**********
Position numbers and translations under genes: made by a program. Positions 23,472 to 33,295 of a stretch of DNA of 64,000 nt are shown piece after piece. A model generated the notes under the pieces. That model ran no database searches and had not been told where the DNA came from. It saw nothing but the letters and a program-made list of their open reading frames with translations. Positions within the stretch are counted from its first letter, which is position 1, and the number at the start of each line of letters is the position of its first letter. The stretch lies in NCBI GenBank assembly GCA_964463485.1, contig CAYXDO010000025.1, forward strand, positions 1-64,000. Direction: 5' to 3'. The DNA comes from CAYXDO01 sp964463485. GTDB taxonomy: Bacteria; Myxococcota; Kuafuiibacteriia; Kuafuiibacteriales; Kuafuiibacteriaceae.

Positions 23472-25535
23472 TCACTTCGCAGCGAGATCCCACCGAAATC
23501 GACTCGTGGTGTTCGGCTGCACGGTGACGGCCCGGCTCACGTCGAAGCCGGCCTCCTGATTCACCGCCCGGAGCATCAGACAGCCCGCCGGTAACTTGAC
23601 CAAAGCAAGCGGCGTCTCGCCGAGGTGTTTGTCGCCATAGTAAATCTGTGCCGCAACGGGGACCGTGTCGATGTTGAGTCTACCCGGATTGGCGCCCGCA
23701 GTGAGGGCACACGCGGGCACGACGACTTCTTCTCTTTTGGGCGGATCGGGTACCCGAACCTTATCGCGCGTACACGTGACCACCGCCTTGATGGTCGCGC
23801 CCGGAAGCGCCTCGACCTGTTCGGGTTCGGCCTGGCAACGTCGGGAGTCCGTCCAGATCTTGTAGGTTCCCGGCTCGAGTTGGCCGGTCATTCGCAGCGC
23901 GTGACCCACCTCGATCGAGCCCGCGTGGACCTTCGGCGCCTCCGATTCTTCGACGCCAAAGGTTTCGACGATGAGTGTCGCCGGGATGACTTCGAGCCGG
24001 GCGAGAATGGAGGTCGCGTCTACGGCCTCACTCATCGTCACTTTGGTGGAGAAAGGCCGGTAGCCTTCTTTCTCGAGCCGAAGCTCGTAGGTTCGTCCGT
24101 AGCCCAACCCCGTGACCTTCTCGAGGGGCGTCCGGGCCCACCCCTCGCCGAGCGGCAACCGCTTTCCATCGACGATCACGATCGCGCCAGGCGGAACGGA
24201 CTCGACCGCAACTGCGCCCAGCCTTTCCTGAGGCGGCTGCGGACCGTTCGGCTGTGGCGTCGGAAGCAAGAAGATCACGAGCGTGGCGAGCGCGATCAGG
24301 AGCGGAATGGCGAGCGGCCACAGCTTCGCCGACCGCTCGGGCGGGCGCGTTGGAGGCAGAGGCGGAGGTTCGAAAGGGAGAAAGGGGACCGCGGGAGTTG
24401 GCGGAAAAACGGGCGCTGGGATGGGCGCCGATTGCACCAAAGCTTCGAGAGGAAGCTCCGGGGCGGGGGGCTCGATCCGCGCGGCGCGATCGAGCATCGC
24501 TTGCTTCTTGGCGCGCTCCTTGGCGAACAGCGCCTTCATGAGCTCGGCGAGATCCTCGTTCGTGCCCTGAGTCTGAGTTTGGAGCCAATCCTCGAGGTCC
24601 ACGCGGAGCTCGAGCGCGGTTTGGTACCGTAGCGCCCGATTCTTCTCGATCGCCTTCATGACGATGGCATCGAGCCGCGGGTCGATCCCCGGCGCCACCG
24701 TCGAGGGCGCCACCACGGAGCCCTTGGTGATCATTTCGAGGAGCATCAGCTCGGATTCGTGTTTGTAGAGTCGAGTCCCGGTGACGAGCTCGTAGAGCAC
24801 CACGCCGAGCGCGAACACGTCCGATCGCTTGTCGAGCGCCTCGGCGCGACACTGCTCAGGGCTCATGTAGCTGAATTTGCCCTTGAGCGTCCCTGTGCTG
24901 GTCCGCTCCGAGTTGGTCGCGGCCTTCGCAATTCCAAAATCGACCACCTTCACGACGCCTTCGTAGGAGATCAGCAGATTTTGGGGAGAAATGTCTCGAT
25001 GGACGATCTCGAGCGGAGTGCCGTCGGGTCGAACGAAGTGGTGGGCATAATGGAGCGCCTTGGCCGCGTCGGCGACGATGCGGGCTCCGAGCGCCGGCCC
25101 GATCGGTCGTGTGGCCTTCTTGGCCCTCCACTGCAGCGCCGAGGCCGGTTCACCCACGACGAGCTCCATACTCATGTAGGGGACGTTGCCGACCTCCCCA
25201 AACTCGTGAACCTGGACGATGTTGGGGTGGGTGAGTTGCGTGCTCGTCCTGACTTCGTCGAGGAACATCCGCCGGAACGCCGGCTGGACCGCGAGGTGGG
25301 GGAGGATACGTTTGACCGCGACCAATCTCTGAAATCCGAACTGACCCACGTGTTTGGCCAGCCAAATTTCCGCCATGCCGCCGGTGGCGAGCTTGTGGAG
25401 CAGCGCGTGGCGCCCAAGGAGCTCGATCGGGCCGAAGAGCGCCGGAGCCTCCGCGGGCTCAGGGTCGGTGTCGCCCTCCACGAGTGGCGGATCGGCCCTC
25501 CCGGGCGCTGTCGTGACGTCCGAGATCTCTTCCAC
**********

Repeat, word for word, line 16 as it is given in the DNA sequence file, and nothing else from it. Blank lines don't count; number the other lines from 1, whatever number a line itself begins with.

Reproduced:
24701 TCGAGGGCGCCACCACGGAGCCCTTGGTGATCATTTCGAGGAGCATCAGCTCGGATTCGTGTTTGTAGAGTCGAGTCCCGGTGACGAGCTCGTAGAGCAC